In a move that passes to prove just how dedicated the City of Francistown is to the issue of investment, the country’s second largest city recently wooed investors in Bulawayo to consider investing in Francistown.
Francistown has entered into a twinning arrangement with the Bulawayo City Council (BCC) in a move envisaged to attract investment to the city. Under-industrialization has in the past decade substituted the once thriving industry in Zimbabwe’s second largest city.
Industrial units in Bulawayo has been reduced to mere monuments as most companies have either relocated to other cities or completely shut down, leaving thousands jobless due to the economic meltdown and general liquidity crunch.
A combination of a poisoned political environment and economic uncertainty in the neighboring country has resulted in many investors shunning the once breadbasket of Africa that has been turned into a basket case itself.
Though boasting of a population of nearly 15million people as at the 2011 census, Zimbabwe has been shunned by the West for its political instability and controversial indigenization policy that compels companies to surrender a 51% stake of their shares to locals.
In a move aimed at taking full advantage of the unfavorable business climate in the neighboring country, the City of Francistown is seemingly positioning itself in the rightful position to accommodate investors from Bulawayo.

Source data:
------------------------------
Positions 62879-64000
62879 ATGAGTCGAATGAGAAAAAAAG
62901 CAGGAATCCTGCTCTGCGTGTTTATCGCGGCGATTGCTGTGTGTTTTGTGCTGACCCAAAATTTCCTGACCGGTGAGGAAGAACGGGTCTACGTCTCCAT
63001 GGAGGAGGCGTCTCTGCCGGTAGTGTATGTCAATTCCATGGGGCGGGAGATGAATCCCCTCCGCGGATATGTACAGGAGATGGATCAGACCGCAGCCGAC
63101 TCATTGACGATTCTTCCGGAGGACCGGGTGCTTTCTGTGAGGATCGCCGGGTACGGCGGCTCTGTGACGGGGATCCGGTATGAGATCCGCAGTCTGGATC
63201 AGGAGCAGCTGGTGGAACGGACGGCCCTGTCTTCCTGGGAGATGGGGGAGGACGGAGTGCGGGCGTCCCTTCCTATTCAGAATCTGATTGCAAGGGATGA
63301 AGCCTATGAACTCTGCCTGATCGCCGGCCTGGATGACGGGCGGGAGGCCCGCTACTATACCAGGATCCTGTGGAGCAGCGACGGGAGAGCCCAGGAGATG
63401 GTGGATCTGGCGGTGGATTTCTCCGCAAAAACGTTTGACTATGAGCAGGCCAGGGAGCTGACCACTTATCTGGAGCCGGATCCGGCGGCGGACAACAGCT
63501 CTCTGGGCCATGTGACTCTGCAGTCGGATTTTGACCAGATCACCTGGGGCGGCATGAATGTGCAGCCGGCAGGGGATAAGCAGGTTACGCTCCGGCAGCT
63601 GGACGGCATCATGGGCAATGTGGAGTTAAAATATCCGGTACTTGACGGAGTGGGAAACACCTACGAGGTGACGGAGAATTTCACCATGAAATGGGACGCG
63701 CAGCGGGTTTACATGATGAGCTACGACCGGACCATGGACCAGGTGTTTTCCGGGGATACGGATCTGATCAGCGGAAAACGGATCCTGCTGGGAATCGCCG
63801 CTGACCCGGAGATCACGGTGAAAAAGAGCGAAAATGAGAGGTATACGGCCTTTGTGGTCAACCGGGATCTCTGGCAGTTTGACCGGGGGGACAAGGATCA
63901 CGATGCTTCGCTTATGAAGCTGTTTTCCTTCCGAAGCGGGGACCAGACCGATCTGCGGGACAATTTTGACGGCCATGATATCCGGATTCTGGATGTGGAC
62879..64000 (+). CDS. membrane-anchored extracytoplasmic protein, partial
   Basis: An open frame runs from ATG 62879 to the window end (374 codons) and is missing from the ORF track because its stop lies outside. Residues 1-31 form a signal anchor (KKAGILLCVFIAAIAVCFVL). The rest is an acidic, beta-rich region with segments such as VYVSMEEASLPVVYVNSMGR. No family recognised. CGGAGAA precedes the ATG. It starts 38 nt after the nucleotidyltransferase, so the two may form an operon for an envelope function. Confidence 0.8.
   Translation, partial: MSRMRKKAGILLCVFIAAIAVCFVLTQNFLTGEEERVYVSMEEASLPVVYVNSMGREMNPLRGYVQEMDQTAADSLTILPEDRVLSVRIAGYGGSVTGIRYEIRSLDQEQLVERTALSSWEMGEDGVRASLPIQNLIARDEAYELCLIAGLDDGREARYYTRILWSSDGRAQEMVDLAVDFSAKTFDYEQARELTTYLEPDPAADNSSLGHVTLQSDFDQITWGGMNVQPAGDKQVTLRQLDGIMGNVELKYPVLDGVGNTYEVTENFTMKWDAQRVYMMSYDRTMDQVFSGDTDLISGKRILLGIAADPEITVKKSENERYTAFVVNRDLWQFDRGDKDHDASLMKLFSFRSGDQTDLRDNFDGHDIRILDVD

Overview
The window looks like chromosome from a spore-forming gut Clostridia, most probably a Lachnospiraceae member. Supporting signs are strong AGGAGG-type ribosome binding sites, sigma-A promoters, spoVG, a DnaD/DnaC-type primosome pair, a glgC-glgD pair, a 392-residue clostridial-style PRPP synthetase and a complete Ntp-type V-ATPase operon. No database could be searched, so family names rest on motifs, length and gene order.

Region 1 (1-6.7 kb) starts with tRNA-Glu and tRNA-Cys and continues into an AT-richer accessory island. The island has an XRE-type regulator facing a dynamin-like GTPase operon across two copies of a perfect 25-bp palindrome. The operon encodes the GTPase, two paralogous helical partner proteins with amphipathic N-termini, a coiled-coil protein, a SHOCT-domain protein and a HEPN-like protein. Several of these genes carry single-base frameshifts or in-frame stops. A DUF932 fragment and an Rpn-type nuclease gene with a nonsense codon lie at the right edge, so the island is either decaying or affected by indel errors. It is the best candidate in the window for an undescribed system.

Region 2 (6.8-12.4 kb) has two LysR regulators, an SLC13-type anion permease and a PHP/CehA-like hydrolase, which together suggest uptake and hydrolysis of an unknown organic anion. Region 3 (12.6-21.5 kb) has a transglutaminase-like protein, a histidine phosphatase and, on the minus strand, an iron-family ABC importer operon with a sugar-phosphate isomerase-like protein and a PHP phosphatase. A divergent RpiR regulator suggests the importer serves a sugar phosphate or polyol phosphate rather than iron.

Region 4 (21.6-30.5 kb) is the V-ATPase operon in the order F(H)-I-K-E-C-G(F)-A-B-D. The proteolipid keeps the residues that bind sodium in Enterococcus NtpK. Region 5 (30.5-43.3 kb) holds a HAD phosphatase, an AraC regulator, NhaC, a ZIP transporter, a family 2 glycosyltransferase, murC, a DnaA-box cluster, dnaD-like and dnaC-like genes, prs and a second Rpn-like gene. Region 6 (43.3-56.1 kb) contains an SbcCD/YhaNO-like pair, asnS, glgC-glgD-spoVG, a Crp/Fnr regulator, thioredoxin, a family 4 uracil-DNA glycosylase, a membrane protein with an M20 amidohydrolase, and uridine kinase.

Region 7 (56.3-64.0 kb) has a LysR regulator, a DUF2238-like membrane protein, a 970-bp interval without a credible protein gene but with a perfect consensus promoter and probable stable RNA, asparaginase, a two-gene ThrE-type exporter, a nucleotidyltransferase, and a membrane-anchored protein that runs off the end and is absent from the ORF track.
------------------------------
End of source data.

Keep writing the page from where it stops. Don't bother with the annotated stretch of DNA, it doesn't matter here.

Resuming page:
“This vision of inviting investors into the city (of Francistown) is an open one. Particularly, if it is for our sister friends like yourselves, if you have got investors or you are investors yourselves or want to partner with us, it is a most welcome development,” wooed the City of Francistown mayor Sylvia Muzila during a dinner organized for the Bulawayo delegation.
Although Muzila could not be drawn into discussing suggestions that there are a number of investors willing to leave Bulawayo to Francistown, this publication is reliably informed that Francistown wants to take advantage of the situation.
Information reaching this publication is that a sizeable number of renowned old and new investors are looking for areas where they can set up their businesses and access the Zimbabwean market.
“Zimbabwe is ideal for business because of her population. However, the political situation is bad while Francistown and Botswana in general is good for business but less population. Now Francistown is ideal for those willing to access the Bulawayo market,” said a source.
Muzila also said the Francistown should fully utilize the advantage of the short distance between Francistown and Bulawayo. If it was not for the immigration formalities at the Ramokgwebana and Plumtree border posts, Muzila said the distance would be a two-hour drive.
“Having only that type of a distance between ourselves, we should utilize it as much as possible to improve our economic situations. We want to be a investment centre of choice by the year 2022,” said Muzila.